Rendered Fat Content


Jan Matejko: Stańczyk during a ball at the court of Queen Bona in the face of the loss of Smolensk (1862)
"The Amish were right, we're too late Schmart."

The morning headlines label it an unprecedented coup-attempt, an insurrection, sedition, and it might well qualify for all three of these labels. It also represented the most common of human outcomes. Oh, I understand that thwarted self-proclaimed patriots vowed to return in the morning with muskets, but that threat hardly matters and can't quite qualify as a concern. I thought the Capitol Police brilliant in their defense of the institution, though it might have appeared to more naive observers that they'd been too easily out-flanked by the mob. They denied that mob the martyrs they might have aspired to produce, instead, ceding that long-offensive car to the yapping dog's jaws. We watched as the pride seemed to drain right out of those boys once they'd achieved their long aspired-for goal. What did they do with their freshly-gained authority? Well, I guess they planted a couple of amateurish pipe bombs. Other than that, they seemed quickly bored with their achievement, posting a little graffiti and lounging in chairs of the long-reviled powerful, looking a little surprised that those seats transferred no enlivening power into them. They dispersed with nothing gained, their purpose drained as a direct result of having achieved it, an overall disappointingly amateurish theater production. Utterly ordinary.

Revolutions usually work this way because their leaders tend to be tenaciously short-sighted, largely because their loyal followers insist upon short-sightedness as a condition of their fealty.
No rabble ever musters even an ounce of interest for the intricacies of governance, for that's necessarily a grueling business. They'll warmly consent to storming the castle without ever once thinking about who cleans the toilets after, and most of the business of governance amounts to cleaning toilets, almost never storming castles. They're likewise fine with training their muskets on The Man until just after they discover that The Man's armaments make their muskets look like pea shooters. They're better at tearing down than at building up. They discover that nobody remembered to order that essential army of Porta-Potties necessary for any force to maintain dedication and focus. Revolutionaries usually go home cold and hungry at the end of their day or end up the protagonist in an immensely boring tragedy. 'Twas always thus.

The question seems to always resolve into a simple issue: If you achieved that, what would you have? When The Muse and I consulted with projects, we deployed that simple question as a strategic imperative, because many (most?) projects had only considered their purpose, their objective, up to a rather modest horizon, rarely any further. We'd arrive to find everyone focused upon achieving that modest horizon and we'd quite naturally wonder what might happen the day after. What if, we'd wonder, this enthusiastic dog actually catches the long-lusted-after car? So, we'd engage in an iterated annoyance, asking the What Would You Have? question in repeated iteration, for each response begs precisely the same question again, and none ever completely resolves it. We were asking what might happen if their dream actually came true. Curiously, few projects had ever thought that question through to its logical extent, let alone to its likely emotional impact. Once recognizing its inevitably nightmarish externalities, some projects opted to forego their dream. Others went on to achieve their dream fortified with an understanding that not even Heaven guarantees anyone a free lunch. They'd planned for cleaning toilets, how inspiring.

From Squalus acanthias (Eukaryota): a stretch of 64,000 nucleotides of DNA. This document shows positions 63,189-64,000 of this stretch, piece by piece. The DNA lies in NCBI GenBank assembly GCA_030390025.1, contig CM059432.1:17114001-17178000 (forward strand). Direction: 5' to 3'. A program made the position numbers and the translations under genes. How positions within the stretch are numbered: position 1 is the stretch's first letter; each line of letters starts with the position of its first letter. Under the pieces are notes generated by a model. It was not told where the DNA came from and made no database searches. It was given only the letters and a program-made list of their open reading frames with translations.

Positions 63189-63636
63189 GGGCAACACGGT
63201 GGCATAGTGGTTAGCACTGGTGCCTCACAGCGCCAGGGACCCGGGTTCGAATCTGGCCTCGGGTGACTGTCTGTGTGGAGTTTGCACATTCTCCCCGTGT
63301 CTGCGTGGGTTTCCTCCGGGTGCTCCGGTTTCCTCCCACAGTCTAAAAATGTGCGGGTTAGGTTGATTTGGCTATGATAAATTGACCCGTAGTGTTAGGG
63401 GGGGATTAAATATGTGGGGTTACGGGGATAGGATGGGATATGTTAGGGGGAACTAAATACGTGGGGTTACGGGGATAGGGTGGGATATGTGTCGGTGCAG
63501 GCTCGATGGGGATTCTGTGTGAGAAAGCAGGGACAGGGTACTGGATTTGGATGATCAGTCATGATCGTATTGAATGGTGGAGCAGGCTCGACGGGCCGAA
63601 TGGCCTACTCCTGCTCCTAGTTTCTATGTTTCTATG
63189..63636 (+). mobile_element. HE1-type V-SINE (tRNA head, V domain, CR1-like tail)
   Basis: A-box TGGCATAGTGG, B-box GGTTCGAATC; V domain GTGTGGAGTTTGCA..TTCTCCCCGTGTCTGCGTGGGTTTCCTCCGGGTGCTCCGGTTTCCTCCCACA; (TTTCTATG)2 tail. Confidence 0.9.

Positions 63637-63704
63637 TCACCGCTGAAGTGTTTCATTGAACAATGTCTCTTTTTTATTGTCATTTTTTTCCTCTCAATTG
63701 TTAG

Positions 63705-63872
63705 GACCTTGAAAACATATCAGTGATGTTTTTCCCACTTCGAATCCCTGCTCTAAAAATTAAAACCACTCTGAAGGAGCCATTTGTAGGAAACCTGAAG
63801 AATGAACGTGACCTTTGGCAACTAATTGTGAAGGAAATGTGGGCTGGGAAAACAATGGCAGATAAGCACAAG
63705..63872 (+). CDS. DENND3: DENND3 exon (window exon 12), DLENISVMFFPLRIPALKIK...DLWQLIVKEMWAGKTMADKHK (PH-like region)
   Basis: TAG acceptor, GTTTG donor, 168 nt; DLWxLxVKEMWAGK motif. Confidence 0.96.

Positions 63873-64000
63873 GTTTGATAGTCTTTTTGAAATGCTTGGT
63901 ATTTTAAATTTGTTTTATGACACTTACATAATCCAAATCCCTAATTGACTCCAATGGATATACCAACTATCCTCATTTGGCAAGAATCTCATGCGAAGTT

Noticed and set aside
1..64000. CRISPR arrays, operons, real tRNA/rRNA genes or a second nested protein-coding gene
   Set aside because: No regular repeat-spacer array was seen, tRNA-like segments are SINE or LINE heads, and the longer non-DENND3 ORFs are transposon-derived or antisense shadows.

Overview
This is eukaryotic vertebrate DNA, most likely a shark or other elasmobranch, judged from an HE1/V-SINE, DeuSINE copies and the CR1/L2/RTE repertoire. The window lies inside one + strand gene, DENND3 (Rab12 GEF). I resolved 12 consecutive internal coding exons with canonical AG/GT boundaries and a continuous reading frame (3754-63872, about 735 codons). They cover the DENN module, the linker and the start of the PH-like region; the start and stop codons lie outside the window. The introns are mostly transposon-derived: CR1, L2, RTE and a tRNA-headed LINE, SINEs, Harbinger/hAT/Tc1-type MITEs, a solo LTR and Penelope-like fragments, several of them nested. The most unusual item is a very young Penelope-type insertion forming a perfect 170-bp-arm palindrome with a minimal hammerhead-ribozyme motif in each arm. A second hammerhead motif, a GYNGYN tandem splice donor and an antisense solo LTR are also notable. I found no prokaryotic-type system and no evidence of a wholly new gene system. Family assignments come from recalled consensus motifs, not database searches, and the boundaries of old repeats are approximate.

Shortly after the attempted insurrection, Congress reconvened with a few of the former bulldogs seeming more like contrite poodles than pit bulls. A few of the dimmer bulbs hadn't received the memo from the front and maintained at least a shameless public face. They appeared pathetically clueless then, in the shadow of their long-touted achievement. They might never acknowledge that they'd blown up their purpose by achieving it, producing little more than humiliation as change. Nobody who ever worked inside any corporation or government institution had not seen this passion play before. It might have reminded them of that long-touted implementation of some game-changing application that only managed to crash the servers and ruin the reputations of its sideshow promoters. Change is like a Carnival Midway Game. It's always rigged by carnies to favor the house and should you somehow manage to drop every ping pong ball into the little Dixie cups, you'll get to manage a gaudy over-sized stuffed animal which your girl friend will insist that she loves, though she'll insist that you lug the damned thing around for the rest of the evening. Later, it will just take up too much space in some corner, another in a long series of lagging WakeUps. HeadingHomeward's no different, our arrival there could humiliate us if we're not careful about what we wish for and don't arrive in that promised land with a toilet brush in hand. The Amish were right, we're too late Schmart.

©2021 by David A. Schmaltz - all rights reserved

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